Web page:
5. Leif says:

    Mark S, @ 4: “With the combination of low ice volume and extent we could be looking at a dangerous situation this summer.”

    And perhaps a stronger Arctic cold displacement over the continents similar to this winter, or perhaps even intensified next winter. After all, if the Arctic is going to warm ~5+? degrees above normal the cold has to go someplace to keep the global average temperature from jumping more than the yearly part of a degree allowed by the global heat sink. There is one advantage with all the snow in the Northern Hemisphere. It helps slow the spring warm up because of the albedo effect. Much more effective than painting all the roofs white. It will be interesting to see if there is any coloration on that front.

  6. Phil Y says:

    Mark S., I see this too. The shrinkage normally begins in the middle of March. It might be too early to definitively say, but this year’s shrinkage may be beginning in February. I wonder if this has happened before?

  7. Greg says:

    This headline could add that it continues to drop and is, in early March, lower than any other year. What is the volume? Btw, I was bit by a mosquito on February 28th here in Virginia.

  8. Leif says:

    Scripps News reports: Arctic phytoplankton blooms up to 50 days early, with unknown effects on fish reproduction survival or other food chain effects.

    http://scrippsnews.ucsd.edu/Releases/?releaseID=1144

  9. Villabolo says:

    Ice free summers by 2020-2030???

    Or more like 2017-2021?

    By the way, when will the guessing game for sea ice extent begin? :-)

  10. Artful Dodger says:

    It’s slightly misleading to say 2005 is a tie with 2011 in extent. By all other objective measures, this year Arctic Sea Ice is far thinner, younger, and saltier making it more vulnerable. And it is already beginning to melt in the Beaufort, Labrador, Greenland, and Barents Seas.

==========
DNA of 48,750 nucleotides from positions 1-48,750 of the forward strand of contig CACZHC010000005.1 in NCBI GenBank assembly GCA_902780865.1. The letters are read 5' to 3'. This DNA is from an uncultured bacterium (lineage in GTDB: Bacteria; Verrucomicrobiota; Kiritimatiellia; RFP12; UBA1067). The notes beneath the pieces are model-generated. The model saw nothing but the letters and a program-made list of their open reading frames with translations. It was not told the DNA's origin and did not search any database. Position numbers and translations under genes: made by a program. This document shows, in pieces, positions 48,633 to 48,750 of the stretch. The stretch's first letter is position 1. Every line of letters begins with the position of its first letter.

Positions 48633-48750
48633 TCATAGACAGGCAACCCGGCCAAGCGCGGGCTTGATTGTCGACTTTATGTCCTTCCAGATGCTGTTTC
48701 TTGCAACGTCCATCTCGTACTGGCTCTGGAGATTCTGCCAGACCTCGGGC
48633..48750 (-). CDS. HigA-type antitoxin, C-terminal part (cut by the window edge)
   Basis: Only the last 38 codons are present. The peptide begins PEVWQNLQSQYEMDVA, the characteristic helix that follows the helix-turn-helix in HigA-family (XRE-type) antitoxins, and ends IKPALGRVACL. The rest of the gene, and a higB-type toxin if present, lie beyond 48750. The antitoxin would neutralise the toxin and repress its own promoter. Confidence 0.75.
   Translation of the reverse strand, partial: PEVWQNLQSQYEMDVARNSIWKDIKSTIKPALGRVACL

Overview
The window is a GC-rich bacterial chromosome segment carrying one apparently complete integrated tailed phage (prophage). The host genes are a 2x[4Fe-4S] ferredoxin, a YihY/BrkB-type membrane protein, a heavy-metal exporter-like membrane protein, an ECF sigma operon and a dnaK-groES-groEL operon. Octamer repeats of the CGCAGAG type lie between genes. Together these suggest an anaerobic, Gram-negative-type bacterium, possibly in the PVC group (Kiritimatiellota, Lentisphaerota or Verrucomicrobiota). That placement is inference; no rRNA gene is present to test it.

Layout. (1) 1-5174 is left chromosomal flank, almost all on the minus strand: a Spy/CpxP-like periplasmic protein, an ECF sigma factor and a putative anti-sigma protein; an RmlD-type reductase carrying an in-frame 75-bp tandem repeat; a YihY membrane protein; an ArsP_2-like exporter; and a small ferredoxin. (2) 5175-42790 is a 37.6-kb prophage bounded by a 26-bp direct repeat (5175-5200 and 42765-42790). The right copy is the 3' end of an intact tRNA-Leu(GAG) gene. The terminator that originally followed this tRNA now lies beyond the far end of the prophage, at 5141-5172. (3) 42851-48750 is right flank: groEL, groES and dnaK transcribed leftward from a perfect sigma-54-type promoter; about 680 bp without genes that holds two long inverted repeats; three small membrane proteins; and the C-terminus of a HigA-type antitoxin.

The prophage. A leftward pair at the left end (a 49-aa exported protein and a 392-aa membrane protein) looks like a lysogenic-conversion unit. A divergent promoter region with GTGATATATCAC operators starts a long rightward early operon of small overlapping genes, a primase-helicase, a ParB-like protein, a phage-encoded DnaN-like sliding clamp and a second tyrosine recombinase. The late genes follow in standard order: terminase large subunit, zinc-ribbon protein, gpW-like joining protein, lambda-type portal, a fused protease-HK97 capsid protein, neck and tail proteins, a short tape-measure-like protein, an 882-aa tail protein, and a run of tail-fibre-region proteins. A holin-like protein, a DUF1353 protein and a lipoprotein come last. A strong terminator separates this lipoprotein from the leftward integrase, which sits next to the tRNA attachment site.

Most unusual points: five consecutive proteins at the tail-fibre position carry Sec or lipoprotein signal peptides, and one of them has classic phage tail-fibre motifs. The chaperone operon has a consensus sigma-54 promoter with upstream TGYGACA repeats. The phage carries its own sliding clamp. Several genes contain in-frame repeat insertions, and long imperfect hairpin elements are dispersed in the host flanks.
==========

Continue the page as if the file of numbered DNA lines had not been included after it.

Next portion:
Look for a record melt of first-year sea ice between now and July 1st. After that, we’re burning multi-year ice, a nearly irreplaceable commodity in a warming world.

  11. kurye says:

    The shrinkage normally begins in the middle of March. It might be too early to definitively say, but this year’s shrinkage may be beginning in February. I wonder if this has happened before?

  12. don says:

    There is no mention here of the effect melting glaciers have on the extension of the arctic influence around itself,merely sea ice effect.Surely as the glaciers melt this will have a cooling effect on all countries around the arctic circle much more than sea ice loss which is merely a red herring compared to the effect of glacial melt.No doubt,once the glaciers have melted things will warm up considerably for the northern hemisphere.

  13. iceman says:

    While three consecutive low months is a noteworthy occurrence, the “downward trajectory” that dhogaza@2 and Mark S@4 allude to will reverse. Arctic ice extent hasn’t hit its high for the year: there will be considerable net freezing over the next week or more. So this year’s graph will not resemble 2007 (bumpy but flattish peak, on the early side) so much as 2005 or 2010: increasing from current levels, with a later-than average peak. Following will be a steep decline as the warm waters in the NE Atlantic (now mostly bottled up behind the Iceland-Faroe Ridge) unleash their heat on recently frozen areas.